Some radio stations, believe it or not, start airing Christmas carols 24/7 right after Halloween.
So much for Thanksgiving.
I’m a sucker for Christmas carols and I can’t get enough of them. Especially those classics sung by the likes of Bing Crosby, Nat King Cole, Andy Williams, Perry Como, Frank Sinatra, Burl Ives and Ella Fitzgerald. They hearken me back to a time when I believed in Santa Claus and peace on earth.
But my favorite Christmas carol of all time is “Grandma Got Run Over By A Reindeer” that Elmo & Patsy made a cult classic.
My only regret is that Nat King Cole never recorded it. That man had a set of pipes like no other.
While the early onslaught of Christmas carols on the radio is fine with me, I do think the drum roll for Christmas starts way too early. It begins sometime roughly in September when we’re still trying to figure out what the heck happened to summer.
The percussion builds as the army of little drummer boys grows until Christmas Day -- a holiday so ripe with promise and joy for so long -- finally arrives and then burns like a solar flare.
And suddenly is gone.
I dare you to stumble across a Christmas carol on the radio the day after Christmas. Stations put a muzzle on carols the moment Christmas night tolls midnight.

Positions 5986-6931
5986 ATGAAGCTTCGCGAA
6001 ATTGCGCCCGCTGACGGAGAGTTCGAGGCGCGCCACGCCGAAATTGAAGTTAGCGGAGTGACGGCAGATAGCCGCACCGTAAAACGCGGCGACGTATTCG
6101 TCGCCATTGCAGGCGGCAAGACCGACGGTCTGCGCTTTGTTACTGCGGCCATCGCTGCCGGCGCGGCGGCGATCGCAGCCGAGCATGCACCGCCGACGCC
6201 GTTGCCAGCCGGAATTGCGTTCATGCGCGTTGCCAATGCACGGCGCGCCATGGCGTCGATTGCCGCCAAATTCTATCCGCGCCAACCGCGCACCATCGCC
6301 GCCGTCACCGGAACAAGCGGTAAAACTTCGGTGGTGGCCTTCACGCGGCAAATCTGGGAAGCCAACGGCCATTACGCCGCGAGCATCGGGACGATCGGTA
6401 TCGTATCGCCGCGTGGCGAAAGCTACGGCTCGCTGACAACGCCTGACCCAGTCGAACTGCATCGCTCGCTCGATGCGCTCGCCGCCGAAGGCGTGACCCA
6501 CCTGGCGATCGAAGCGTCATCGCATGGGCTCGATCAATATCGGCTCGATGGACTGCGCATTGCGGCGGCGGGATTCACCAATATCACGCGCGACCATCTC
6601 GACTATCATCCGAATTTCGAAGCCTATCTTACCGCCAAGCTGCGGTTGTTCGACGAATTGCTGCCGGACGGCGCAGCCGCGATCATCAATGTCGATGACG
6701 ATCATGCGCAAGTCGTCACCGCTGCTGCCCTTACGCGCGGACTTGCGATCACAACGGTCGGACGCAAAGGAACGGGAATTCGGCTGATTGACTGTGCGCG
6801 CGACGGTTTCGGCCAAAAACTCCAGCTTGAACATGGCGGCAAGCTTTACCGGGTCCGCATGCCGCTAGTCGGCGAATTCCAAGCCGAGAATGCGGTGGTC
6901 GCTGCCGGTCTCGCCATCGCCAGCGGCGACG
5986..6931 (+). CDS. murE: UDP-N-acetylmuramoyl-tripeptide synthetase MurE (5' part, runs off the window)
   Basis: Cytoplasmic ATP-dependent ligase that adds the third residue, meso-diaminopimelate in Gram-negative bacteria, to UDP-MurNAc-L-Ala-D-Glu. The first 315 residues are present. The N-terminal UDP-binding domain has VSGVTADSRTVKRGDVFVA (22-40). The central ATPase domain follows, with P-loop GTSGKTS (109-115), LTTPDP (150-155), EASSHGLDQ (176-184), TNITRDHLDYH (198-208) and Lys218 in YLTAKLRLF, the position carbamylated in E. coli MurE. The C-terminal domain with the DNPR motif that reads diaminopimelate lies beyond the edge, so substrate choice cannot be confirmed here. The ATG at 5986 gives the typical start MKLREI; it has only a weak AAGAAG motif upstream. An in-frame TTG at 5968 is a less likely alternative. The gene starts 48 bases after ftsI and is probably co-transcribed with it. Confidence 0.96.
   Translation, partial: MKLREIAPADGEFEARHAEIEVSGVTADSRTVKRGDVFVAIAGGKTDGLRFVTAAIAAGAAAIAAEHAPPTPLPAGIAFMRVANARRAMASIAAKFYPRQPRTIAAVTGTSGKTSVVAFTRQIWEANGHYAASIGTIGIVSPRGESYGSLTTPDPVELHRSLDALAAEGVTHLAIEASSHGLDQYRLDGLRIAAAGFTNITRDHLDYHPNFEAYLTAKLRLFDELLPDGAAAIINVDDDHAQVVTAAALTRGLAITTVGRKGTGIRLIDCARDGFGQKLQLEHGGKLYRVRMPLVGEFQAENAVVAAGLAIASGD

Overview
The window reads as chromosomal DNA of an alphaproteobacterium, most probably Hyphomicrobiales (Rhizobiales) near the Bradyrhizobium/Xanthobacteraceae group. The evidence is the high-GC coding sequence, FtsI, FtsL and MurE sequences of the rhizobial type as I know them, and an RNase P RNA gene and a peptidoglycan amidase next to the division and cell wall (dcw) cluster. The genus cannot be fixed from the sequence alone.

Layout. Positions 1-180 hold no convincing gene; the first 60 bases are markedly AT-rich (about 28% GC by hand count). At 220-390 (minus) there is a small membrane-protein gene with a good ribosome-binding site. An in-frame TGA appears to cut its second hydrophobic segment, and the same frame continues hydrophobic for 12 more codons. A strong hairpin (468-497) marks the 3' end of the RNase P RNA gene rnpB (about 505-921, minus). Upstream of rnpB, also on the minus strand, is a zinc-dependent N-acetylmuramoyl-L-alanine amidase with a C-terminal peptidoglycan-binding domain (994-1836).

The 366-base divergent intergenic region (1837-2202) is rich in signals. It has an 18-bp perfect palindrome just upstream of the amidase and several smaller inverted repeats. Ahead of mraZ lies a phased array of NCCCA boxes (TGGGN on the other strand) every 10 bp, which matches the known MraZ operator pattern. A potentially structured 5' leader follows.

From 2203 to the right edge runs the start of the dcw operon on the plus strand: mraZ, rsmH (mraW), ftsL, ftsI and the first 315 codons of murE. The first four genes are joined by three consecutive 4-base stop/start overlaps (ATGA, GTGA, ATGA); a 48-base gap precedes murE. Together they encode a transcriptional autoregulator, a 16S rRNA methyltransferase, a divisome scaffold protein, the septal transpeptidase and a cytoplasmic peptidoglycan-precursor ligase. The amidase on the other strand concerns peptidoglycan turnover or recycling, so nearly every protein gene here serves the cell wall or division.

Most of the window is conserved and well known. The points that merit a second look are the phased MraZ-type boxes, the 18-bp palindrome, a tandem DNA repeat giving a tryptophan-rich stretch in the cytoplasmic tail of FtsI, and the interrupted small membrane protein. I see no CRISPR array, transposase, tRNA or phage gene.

The world moves on quickly from Christmas, sliding it into past tense like a drawer being slammed shut. There’s no reason to stay spongy with the spirit of the season when after-Christmas sales take center stage. Commerce indeed has a knife-edge coldness to it.
Granted, commerce is the very reason why the Christmas season rolls out earlier and earlier.
Once upon a time summer resorts held mirthful Christmas in July celebrations on July 25.
Someday soon July 25 may mark the official Christmas kickoff date. So much for the 12 Days of Christmas.
Don’t call me Scrooge, but the 150 days of Christmas doesn’t sound quite as charming and the lyrics would be longer than a Russian novel.